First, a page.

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CANZON I (1615)

This is the most conservative piece in the collection. Superficially it is not very different from the canzonas
o f older composers such as Maschera or Merulo; it shares with them such standard features as the traditional
rhythm of the opening theme, the recapitulation of the initial section at the end, and the series of imitative points
occassionally relieved by more homophonic texture. However, a closer look reveals a number of characteristics
more typical of Gabrieli at his best. The opening theme, for instance, is “ developed” far longer than it would
have been by Maschera; it is also typical o f the seventeenth-century type of ricercar subject in that it is a double
theme of the kind that later developed into the “ subject” and “ countersubject” of the Baroque fugue. In this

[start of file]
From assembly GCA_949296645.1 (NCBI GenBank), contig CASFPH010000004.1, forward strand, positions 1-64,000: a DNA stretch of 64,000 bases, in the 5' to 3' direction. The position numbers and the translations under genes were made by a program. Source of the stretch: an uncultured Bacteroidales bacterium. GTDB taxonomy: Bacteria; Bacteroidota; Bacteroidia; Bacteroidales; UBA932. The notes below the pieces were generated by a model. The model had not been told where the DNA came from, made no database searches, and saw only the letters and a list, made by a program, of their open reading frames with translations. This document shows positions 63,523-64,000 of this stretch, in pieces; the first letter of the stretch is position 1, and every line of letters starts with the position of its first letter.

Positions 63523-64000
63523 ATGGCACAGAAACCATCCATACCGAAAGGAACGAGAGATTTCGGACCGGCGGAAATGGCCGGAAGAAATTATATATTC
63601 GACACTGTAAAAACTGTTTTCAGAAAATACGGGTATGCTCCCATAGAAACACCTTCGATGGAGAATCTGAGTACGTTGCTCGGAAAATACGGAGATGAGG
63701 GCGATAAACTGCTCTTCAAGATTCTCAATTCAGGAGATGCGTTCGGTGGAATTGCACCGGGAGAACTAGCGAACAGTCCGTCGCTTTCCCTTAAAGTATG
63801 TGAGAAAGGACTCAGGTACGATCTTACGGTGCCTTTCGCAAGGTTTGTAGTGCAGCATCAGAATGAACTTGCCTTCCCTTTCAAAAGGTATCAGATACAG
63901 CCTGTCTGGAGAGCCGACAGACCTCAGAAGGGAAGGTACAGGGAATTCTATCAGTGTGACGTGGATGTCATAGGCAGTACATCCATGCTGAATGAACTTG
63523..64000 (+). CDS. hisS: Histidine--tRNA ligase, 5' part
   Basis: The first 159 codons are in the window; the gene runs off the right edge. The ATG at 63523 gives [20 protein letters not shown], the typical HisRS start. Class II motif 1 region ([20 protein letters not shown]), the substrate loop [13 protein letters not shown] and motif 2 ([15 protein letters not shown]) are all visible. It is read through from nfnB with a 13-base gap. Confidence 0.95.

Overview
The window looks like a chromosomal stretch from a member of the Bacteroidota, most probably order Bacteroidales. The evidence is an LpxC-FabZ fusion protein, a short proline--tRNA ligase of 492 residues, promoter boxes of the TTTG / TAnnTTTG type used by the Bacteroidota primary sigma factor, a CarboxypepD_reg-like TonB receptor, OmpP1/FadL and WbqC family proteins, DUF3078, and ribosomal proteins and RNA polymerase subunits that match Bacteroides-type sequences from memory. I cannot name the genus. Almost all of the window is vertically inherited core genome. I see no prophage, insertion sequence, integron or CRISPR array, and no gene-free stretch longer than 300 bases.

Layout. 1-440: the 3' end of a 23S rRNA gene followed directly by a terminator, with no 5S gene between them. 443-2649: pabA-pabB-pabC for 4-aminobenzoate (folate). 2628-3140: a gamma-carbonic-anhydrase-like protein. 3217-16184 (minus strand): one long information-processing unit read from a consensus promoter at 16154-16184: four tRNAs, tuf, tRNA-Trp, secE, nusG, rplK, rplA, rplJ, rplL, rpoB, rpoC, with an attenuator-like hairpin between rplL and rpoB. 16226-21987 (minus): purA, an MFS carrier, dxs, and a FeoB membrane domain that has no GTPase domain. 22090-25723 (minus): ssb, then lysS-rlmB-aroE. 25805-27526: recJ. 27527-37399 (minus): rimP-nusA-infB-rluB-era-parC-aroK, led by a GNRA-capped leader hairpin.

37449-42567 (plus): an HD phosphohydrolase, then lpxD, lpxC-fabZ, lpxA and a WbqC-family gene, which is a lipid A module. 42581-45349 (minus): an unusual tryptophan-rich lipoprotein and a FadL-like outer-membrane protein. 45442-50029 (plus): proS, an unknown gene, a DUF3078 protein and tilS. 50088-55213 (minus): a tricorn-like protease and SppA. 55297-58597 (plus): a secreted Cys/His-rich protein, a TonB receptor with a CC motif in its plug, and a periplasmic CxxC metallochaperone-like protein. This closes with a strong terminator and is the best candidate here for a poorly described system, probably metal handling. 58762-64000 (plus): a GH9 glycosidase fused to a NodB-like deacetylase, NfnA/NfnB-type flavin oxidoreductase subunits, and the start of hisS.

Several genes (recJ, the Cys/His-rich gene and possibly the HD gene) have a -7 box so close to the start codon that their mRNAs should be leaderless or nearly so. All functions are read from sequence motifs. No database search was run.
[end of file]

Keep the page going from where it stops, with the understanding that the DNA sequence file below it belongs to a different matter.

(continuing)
work the second half of the theme, as it were, is still fairly vague, consisting of little more than a normal suspension
that is sometimes extended into a sequence, but the fact that it is developed in its own right (for example, bars
19-22) is significant, especially since Gabrieli took this type of construction further in other pieces in the 1615
collection (notably no. 3). Other typical Gabrielian features are the dotted motive starting at bar 30, and the
expressive “ madrigalesque” gesture involving a diminished fifth (a common interval in Gabrieli’s late works)
that occurs several times in the top part (e.g. bar 36). It is noticeable that the middle section with its greater
harmonic range and more varied texture is more advanced in style than the opening section; consequently the
recapitulation of the initial section in “canzona style” effectively sets off the expressive middle section.
In this work the bass parts have been transposed down a tone. The original presents no editorial problems:
a few insignificant errors have been silently corrected. No instruments are specified in this piece.

Bernard Thomas
London, 1972